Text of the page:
March 21, 2006 in Nation/World

First day of spring brings heavy snow to Plains

Dirk Lammers Associated Press
 
Associated Press photo

Custer State Park employee Tom Miklos digs his snowplow out of a drift at an entrance to the park in the Black Hills of South Dakota on Monday. The state received as much as 18 inches of snow.
(Full-size photo)

SIOUX FALLS, S.D. – A powerful storm dumped more than a foot of snow in the Plains, closing schools and roads and forcing residents to man shovels Monday on the first day of spring.

Hundreds of schools were closed in Nebraska, Kansas, Colorado and South Dakota, and at least four deaths were blamed on the storm. Spring officially began at 10:26 a.m. PST.

Myron Williams, who raises livestock near Wall, S.D., was busy shoveling a foot of snow from gates and feedlots on his property. The rancher said the work was hard but the precipitation was welcome.

“We’re glad to have the moisture,” Williams said. “Nothing’s free, so you’ve got to pay for everything.”

The National Weather Service was still compiling snowfall totals Monday, but South Dakota got up to 18 inches. Parts of Nebraska had 15 inches, northeast Colorado had at least a foot, and northwest Kansas had up to 10 inches.

“We could be looking at over 20 inches by the time this is done,” said Kyle Carstens, a meteorologist with the weather service’s Rapid City office.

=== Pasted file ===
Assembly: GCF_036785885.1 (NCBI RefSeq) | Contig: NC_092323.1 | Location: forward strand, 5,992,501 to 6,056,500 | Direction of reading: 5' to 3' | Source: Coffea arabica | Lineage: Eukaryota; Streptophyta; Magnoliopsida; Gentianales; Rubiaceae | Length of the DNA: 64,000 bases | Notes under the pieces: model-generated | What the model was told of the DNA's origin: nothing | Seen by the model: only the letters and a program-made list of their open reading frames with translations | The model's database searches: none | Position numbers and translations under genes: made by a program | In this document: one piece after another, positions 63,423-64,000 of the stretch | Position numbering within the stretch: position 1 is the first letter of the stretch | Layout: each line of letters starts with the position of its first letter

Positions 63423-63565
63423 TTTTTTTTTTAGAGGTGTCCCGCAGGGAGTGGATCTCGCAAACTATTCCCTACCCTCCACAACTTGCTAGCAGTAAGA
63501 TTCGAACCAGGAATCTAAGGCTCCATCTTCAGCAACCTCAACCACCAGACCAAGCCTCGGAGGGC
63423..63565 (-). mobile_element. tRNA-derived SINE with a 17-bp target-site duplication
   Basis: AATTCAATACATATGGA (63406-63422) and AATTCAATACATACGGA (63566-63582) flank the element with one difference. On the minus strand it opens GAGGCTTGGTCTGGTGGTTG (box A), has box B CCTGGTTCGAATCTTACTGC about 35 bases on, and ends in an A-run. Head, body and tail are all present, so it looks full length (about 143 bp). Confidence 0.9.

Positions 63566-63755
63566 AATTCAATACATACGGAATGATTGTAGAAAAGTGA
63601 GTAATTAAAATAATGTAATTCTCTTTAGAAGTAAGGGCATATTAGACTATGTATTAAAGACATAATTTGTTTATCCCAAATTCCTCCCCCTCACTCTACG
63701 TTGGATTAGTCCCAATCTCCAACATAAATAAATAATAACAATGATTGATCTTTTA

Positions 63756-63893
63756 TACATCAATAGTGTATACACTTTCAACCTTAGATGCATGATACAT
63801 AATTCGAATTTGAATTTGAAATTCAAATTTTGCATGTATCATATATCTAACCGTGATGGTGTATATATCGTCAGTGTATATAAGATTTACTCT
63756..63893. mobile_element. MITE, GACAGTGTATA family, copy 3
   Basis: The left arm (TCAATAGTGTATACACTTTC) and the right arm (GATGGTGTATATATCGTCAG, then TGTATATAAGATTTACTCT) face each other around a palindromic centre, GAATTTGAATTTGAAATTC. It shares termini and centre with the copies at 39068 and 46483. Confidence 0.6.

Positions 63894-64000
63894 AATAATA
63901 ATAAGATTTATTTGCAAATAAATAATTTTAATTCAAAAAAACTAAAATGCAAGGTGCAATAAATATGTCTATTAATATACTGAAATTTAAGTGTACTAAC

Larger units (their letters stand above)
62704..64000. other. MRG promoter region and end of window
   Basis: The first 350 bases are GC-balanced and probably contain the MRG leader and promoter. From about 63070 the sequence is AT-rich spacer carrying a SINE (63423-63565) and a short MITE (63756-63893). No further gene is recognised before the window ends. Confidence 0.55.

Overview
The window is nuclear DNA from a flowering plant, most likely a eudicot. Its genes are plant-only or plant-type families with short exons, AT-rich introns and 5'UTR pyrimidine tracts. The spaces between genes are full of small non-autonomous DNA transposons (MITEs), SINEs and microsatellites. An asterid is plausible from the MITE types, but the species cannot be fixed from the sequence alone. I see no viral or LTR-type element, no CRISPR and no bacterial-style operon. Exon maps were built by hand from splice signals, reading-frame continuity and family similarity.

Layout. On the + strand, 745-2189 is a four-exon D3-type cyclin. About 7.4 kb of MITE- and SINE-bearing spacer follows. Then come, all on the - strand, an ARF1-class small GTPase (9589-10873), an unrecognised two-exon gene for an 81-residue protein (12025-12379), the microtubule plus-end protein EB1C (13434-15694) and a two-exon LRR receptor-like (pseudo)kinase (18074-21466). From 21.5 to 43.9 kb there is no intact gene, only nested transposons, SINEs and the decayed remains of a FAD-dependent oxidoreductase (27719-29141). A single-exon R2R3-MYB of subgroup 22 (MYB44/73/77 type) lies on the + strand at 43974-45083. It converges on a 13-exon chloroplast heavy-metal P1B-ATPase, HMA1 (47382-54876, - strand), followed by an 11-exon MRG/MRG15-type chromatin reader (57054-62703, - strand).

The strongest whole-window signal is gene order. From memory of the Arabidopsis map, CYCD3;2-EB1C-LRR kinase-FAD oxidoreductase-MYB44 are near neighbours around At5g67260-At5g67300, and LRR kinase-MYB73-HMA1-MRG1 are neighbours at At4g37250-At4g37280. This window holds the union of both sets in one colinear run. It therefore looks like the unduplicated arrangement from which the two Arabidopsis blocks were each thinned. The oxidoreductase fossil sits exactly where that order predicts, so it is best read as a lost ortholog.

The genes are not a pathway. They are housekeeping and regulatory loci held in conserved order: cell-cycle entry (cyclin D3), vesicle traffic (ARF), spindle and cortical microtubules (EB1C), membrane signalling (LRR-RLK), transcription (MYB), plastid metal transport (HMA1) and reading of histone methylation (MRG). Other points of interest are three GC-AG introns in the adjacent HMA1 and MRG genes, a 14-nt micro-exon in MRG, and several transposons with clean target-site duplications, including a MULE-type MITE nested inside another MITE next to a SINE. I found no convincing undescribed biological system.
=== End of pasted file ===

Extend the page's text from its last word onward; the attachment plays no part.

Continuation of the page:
Several stretches of Interstate 80 were closed in Nebraska, the State Patrol said. Parts of Interstate 70 were closed in western Kansas, and in Colorado more than 150 miles of the highway were shut down.

In South Dakota, a stretch of about 200 miles of Interstate 90 was reopened Monday. The highway had been closed from Rapid City to Chamberlain because of the heavy snow and tractor-trailers that had gotten stuck.

The storm postponed the final day of the South Dakota Legislature’s 2006 session and forced Nebraska’s Legislature to cancel its meeting today.

Farther south, heavy rain during the weekend soaked parts of Texas, Oklahoma, Arkansas and Louisiana.

Up to 8 inches of rain was reported in northern Texas, causing weekend flooding around the Dallas area. Water subsided Monday, and the storms may have eased chronic drought in the area.

“It is definitely going to help with the drought, but it is not going to reverse it,” said weather service meteorologist Stacie Hanes.

In Dallas, the body of a woman was recovered from a creek. Officials believe high water swept her car off a road Sunday night.

In Colorado, one person was killed Sunday in a traffic accident on a slush-covered road, the State Patrol said. Two motorists died on an icy highway in southwest Nebraska on Sunday, authorities said.

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